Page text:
Saturday, November 25, 2006

Bartok Records Reborn, Performances Reissued After a Long Absence

Posted by olvlzl

After posting the review of a recording of Bartok’s 27 Choruses several weeks ago someone e-mailed me to ask if I knew that some of the recordings made by Peter Bartok, his son, in the 1950s had been released on CD. His recording of the Cantata Profana was the first of Bela Bartok’s orchestral pieces I ever heard on an old, scratchy LP in the college library. I got that and the recording of Bartok’s opera, Bluebeard’s Castle.

The Cantata Profana performance by Richard Lewis and Marko Rothmuller with the New Symphony Orchestra and Chorus conducted by Walter Susskind is sung in the English translation made by Robert Shaw. It’s interesting how much more available this makes the music to an English speaker. When there are words, meaning matters as much as sound. Not more than the sound, as much as the sound.

The performance is very good and the Mono recording is excellent. Peter Bartok was a recording engineer of genius, as you might have heard on his recordings issued by Folkway Records. Here, recording the music of his father, there is just a certain something that is missing from many of the more modern stereo recordings, both analog and digital. He clearly has a mastery of things too subtle and complicated to explain, too much a matter of having an excellent and experienced ear that notices the smallest things. And it should never be forgotten that his earliest training in music was under his father. His lessons are the origin of Bela Bartok’s famous Mikrokosmos.

The choral pieces included on the disc, also sung in English, are very good though the old fashioned articulation of the text (rolled r’s for example) takes a few seconds to get used to. Eight of the 27 Choruses are on the disc, the reason I got the e-mail. The example of the various animals in “Bread Baking” illustrates that Bartok’s use of tone painting helps where the language limits understanding.

The recording of the Viola Concerto with William Primrose, conducted by Tibor Serly , is proof of why Primrose was one of the greatest Viola players in history. It is a wonderful performance. Tibor Serly was the composer who Bartok left the job of completing the concerto which was left very much unfinished at his death. A newer version made by Peter Bartok has k been issued with the Serly completion on Naxos, but I haven’t heard that yet and can’t compare.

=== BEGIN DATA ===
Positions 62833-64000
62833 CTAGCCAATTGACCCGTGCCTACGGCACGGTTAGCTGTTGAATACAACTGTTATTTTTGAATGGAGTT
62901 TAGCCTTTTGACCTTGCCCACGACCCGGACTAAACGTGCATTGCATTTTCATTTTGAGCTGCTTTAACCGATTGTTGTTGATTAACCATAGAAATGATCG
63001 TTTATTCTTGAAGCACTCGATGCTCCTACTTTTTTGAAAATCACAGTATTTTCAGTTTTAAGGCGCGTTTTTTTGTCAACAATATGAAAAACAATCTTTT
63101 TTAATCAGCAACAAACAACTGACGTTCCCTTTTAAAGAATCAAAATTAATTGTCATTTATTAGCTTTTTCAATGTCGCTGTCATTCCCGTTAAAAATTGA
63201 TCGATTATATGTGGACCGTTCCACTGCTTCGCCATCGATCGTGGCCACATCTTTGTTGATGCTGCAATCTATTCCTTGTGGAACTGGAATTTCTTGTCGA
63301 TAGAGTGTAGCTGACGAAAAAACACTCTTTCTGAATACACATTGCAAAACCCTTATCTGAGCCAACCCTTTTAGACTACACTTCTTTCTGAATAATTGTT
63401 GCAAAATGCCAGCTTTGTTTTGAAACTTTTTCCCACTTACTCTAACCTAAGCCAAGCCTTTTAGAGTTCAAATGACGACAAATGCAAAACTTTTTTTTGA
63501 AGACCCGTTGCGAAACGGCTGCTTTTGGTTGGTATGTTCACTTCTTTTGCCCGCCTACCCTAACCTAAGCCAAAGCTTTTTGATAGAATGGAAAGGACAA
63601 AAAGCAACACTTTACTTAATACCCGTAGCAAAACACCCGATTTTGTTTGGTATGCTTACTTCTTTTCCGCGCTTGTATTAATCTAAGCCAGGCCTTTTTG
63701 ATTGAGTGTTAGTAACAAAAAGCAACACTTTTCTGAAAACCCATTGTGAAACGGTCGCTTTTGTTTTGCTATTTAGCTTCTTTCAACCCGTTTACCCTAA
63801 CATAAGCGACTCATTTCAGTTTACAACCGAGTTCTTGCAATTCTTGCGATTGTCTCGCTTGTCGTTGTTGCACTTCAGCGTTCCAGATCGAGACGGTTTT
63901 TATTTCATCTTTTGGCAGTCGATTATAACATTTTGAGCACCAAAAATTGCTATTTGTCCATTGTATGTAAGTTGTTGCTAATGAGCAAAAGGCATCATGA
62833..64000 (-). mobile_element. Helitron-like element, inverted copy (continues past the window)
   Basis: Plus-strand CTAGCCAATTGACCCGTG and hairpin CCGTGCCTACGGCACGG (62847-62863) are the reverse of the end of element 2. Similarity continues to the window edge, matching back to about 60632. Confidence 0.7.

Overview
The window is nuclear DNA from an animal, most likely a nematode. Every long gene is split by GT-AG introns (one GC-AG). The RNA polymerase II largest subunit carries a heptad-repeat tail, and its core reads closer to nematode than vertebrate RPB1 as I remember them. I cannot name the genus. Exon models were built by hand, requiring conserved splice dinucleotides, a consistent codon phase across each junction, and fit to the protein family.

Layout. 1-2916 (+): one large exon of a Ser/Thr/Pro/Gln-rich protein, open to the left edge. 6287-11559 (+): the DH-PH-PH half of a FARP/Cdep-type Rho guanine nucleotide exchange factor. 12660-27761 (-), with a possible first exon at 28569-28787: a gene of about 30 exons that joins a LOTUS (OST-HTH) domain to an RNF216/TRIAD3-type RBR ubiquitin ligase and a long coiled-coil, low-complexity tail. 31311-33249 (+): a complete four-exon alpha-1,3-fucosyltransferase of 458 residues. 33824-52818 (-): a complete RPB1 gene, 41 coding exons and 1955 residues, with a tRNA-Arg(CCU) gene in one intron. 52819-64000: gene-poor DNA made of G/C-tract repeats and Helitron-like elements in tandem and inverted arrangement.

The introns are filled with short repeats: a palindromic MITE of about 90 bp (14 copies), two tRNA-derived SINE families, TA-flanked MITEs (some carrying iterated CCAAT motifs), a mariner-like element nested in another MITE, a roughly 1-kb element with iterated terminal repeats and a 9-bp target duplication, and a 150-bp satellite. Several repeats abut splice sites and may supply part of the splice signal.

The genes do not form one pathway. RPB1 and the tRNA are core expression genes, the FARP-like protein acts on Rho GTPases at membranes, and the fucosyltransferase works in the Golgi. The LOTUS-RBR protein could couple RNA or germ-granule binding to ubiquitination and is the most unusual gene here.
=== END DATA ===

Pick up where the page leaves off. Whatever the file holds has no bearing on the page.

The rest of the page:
Bluebeard’s Castle is sung by Judith Hellwig and Endre Koreh as Judith and Bluebeard. Walter Susskind and the New Symphony again provide the orchestra. I wish they had recorded it in English as well, though there may not be a good English text available. Reading the CD booklet’s translation before listening is a good idea and here, for once, reading the explaination by Peter Bartok will add greatly to your appreciation of the otherwise puzzling opera. You do get the seldom included spoken introduction by the “bard” spoken by Erno Lorsy which gives some insight into the way the opera was intended to be performed. Peter Bartok’s explanation of it as an exploration of interior personality through a version of the old folk story makes it clear in a way that listening to a number of performances and reading several authors on it hadn’t to me.

The opera consists of Judith, the latest of the unfortunate brides of Bluebeard, opening a series of seven doors, the last one in which the previous brides are kept in a sort of living death. With great costumes. I won’t give too much away but several of the most glorious minutes in classical music happen when Judith opens the fifth door onto Bluebeard’s vast estate. The dank and gloom in our self-centered lives is fully, and here only temporarily, overcome by absorption in the wider world of nature. As in the Cantata Profana and throughout the rest of his music, Bela Bartok’s depiction of the natural world is as great and clear as any painter’s.

I know this music isn’t to every bodies taste and the vintage performance might not be what people are used to, but for people who find this music meaningful these recordings are worth the trouble of getting. They come closer to definitive recordings of these pieces than we are likely to have again. Their pedigree is undeniable.

Very helpfully, the Bartok Records website has a section about corrected errors in published editions of some of Bela Bartok's pieces. I've used it several times already.